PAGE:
At about 10 o’clock you see the salami of Barolo with the dark edge.  At 8, the tartuffo with the light edge.  At about 3, a brownish looking concoction that is liver and orange!  Fantastic.


They are really smart to put samples out, and they are happy for you to try things.

Were I still living here, I’d be by often just to get their spiffy guanciale.


Right across from the Norcineria (a deli-like butcher shop for products from Norcia), is the stand where I bought vegetables each day.  The nice old lady I used to buy from is still there.


And now the puntarelle are back in season.  They are a material proof that God really does love us.  I like them with garlic and anchovy.


I don’t know if I have mentioned it or not, but I collect “don’t dump garbage here” signs.  I used to use them as screen savers on the anniversary of the date the law went into force.  In this case 13 January 1703.  The Monsignor President of the Streets would fine you at least 10 scudi, the currency of the Papal States, for dumping illicit garbage here!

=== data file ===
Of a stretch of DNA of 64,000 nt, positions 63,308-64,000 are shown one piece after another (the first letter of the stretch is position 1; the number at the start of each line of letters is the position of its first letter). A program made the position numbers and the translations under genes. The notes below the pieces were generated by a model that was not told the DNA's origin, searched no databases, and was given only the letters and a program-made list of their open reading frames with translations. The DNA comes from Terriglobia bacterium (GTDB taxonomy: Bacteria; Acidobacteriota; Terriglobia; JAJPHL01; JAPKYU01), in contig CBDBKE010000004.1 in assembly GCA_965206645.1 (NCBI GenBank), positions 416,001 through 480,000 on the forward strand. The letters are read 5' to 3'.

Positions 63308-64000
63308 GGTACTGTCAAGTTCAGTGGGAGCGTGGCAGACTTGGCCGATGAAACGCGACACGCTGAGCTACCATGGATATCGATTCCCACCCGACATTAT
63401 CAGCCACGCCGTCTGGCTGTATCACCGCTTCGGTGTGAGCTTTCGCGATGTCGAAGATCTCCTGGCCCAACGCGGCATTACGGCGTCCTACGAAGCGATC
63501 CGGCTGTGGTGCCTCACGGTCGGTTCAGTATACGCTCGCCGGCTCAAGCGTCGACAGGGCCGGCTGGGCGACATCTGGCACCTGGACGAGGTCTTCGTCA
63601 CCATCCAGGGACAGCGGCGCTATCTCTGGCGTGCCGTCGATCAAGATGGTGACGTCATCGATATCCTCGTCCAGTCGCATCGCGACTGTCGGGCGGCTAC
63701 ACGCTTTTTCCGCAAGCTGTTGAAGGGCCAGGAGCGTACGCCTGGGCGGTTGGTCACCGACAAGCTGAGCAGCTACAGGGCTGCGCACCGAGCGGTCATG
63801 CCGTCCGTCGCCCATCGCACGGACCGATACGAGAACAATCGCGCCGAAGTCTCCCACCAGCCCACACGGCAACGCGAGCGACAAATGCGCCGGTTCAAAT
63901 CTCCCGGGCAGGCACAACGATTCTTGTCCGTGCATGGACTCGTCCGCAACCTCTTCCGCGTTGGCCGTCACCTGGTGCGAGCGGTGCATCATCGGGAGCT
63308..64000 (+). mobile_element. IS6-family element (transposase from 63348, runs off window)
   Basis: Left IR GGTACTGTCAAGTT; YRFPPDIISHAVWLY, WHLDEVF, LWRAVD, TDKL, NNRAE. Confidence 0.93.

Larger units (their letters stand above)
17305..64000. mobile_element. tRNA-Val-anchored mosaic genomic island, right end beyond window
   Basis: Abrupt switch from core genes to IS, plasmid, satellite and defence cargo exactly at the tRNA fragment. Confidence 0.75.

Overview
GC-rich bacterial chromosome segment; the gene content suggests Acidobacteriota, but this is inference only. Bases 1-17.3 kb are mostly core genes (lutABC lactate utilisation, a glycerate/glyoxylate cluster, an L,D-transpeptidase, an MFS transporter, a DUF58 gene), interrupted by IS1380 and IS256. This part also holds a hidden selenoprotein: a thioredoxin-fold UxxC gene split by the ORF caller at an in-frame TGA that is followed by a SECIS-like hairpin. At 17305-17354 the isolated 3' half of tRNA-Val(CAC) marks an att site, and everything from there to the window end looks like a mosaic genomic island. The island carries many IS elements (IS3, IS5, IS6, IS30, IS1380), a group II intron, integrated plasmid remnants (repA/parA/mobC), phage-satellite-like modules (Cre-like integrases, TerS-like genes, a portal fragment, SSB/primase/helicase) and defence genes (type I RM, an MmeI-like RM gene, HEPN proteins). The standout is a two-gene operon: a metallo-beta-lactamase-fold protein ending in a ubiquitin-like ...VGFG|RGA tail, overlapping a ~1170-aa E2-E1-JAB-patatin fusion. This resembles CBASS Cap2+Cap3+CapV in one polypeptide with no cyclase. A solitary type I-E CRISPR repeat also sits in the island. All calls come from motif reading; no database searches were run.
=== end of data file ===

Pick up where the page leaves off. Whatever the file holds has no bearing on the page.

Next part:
And so I strolled off, without dropping my paper, after munching my pig intestine cured in peperoncino.



A glimpse of S M della Pace.


At Leoniana bookstore.  How I remember pouring through these two handy little books, which I now have squirrled away in a box somewhere.


I dropped in a Gammarelli give them the trim for the pontifical set of vestments we are having made for use in the Diocese of Madison.  The gold silk was all cut and ready to go.  They lacked only the trim.


Back out on errands, I had to take this photo of S Agnese with some brightly illuminated clouds, in a silvery light.